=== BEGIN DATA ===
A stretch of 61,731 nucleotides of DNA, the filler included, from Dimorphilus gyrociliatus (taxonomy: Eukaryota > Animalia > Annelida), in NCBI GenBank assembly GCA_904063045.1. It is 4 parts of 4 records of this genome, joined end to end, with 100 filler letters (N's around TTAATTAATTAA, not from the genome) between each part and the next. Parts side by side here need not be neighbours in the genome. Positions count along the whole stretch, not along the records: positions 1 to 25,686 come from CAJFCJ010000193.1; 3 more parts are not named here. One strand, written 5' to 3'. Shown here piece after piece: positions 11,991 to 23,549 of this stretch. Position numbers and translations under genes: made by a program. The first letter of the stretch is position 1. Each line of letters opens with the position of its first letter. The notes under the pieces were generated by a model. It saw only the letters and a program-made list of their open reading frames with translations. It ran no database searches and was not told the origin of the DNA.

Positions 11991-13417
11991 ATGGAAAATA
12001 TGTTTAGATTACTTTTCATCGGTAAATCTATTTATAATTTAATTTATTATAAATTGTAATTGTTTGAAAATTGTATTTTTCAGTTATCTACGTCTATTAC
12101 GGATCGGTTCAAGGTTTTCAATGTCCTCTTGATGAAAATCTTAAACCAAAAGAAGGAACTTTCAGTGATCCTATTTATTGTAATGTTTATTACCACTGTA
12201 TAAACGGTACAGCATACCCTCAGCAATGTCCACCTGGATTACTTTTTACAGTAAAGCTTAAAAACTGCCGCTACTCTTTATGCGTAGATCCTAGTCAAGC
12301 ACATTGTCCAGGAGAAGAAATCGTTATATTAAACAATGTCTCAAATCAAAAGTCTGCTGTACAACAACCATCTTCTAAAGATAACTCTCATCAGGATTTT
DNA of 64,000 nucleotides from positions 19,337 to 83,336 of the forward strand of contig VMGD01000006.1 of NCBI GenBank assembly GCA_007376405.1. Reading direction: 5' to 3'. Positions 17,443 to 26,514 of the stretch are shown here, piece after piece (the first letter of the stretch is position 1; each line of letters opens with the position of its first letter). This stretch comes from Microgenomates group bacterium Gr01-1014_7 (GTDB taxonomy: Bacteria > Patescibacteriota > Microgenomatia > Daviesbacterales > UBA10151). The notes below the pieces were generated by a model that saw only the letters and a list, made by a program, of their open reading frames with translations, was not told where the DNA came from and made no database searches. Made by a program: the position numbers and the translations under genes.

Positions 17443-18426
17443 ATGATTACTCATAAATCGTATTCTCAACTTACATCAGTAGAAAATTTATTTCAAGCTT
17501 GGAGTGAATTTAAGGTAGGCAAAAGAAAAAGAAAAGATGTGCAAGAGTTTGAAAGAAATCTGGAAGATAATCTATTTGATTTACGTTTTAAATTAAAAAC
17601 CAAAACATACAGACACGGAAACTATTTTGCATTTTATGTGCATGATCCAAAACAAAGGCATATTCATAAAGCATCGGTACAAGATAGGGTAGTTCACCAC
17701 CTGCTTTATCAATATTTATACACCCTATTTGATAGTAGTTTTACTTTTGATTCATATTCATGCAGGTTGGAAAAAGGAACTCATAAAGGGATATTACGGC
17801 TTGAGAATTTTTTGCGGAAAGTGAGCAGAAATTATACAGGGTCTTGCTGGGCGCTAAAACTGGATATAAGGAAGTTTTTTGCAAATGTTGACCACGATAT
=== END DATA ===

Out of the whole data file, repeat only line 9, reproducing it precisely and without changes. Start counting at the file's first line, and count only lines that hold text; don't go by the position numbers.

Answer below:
Positions 17443-18426